Assessment in the Early Years: are we trading play for points? Student’s voice

By Alex Giubertoni, final year student on Early Years Education Foundation Degree 

Since the Froebelian era, play has been at the heart of young children’s learning and understanding in their earliest years. It is a way of taking the minds of young ones and investing them with knowledge and understanding about the world around them and the skills they need to live life. So, when I read the Bold Beginnings report from OFSTED I find myself at a crossroad of thought: are we entering a new era where play matters only to increase children’s social skills but directed teaching and assessment takes the rein of the majority of learning in the Early Years? If so, who is this benefitting? Certainly not the children, who it has been proven gain a more in depth understanding through child-initiated play (Robson, 2015). If we are to move into this newly recommended era of mostly adult lead teaching, we are going against all those pioneers who shaped our Early Years Foundation Stage as we know it. Theorists such as Margaret McMillian, Maria Montessori and more recently, Tina Bruce all endorse the importance of learning through play with no mention of standardised assessments (White, 2015).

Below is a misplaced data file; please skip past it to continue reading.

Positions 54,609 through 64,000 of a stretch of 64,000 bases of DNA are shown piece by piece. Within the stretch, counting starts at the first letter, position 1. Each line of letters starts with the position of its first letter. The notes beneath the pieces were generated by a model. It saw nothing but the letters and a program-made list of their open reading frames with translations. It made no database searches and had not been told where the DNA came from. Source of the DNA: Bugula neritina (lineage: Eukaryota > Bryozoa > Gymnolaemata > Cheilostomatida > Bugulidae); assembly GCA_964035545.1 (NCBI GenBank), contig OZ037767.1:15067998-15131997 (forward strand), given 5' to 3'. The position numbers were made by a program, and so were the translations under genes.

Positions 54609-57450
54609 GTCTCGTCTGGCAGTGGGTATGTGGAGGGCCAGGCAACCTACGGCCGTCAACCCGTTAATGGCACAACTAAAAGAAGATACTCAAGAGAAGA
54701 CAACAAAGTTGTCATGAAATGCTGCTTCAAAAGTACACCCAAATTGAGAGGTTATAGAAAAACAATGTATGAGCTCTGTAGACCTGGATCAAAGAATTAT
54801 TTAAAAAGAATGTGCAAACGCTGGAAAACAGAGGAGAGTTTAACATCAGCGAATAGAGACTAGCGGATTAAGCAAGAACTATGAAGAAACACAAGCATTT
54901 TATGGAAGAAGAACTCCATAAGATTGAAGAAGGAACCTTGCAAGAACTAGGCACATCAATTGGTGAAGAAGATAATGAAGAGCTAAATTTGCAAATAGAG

In my saying this, assessment in the Early Years is of course, important as the EYFS describes (DfE, 2017). However, as Tickell (2011) found, assessment in the early years is misunderstood and misused by many practitioners and high-power figures. Assessment should be on-going and not be used to remove children from their play – a statement I feel the Bold Beginnings report seems to have missed. In defence, summative assessment plays an important part in some aspects of the Early Years, for example the Progress Check at age two. However, this kind of check is not done by removing a child from their learning, but more so through reviewing the formative assessment which has taken place during play.

In spite of the formative assessment highlighted in the EYFS, Maynard and Chicken discovered in their 2010 study, that many Early Years educators felt the pressure of results and figures and therefore adult led activities and teaching became more important that child-initiated learning and play.

In my professional opinion, assessment in the Early Years is suppressing the opportunities for play provided by educators, schools and settings. With more focus and recommendations than ever before on results from the Early Years Foundation Stage Profile, it is no wonder the Early Years educators in the United Kingdom are trading play for points. As a recommendation, I would suggest that the government needs to immerse themselves in the Early Years curriculums such as Reggio Emilia and the Scandinavian Forest School approach in order to appreciate the need for child-innated play, and to see the impacts on children’s Early Years education even without summative assessments in place.

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